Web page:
Mauritius: interethnic relations through rice and rum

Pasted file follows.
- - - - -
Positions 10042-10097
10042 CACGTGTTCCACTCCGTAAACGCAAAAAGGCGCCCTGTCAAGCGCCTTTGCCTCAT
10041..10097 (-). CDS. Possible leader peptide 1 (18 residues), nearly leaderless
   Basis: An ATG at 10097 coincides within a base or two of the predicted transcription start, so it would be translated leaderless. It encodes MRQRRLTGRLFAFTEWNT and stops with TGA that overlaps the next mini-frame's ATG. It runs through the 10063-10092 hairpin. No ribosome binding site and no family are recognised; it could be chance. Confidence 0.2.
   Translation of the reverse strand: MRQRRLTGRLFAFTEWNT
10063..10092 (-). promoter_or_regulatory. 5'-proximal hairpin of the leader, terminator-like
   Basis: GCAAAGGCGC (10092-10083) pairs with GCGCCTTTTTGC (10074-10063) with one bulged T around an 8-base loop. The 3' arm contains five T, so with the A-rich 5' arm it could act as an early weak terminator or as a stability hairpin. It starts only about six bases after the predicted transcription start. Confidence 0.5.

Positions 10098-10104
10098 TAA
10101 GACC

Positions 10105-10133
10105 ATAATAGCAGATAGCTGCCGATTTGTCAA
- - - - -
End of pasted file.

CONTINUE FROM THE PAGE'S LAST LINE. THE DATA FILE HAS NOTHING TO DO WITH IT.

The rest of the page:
According to Aristotle, Man is by nature a social being. Undeniably, humans have evolved towards a social and cultural behaviour, thus codifying their eating habits; even though human beings have a vital need to eat and drink, as it is the case for animals. Humanity has therefore, developed a form of identity based on food models. In Mauritius, a multicultural and multiethnic society, there are several food models and eating behaviours. Consequently, people can expect either rejection or acceptance from other ethnic groups that share different food behaviours. Nevertheless, rice and curry are no more subject to ethnic categorisation in Mauritius. That situation is true as well for French territories like La Réunion, Guadeloupe and Martinique. Rum is different, for it is more ethnically associated to a particular ethnic group, the Creole. In this paper, I will first study rice as a marker of identity through various recipes and rum as a marker of personal and ethnic identities. I will show their limits of inclusion and exclusion in Mauritian society by focusing on the Mauritians’ eating and drinking habits. I will explain how, through food patterns, there is not only a search for unity and acceptance but rejection of Otherness as well. Furthermore, food being closely related to nutrition, I will focus on post colonial and food behaviours in modern period in relation to globalisation. This part will shed lights on global food effects in a multiethnic society.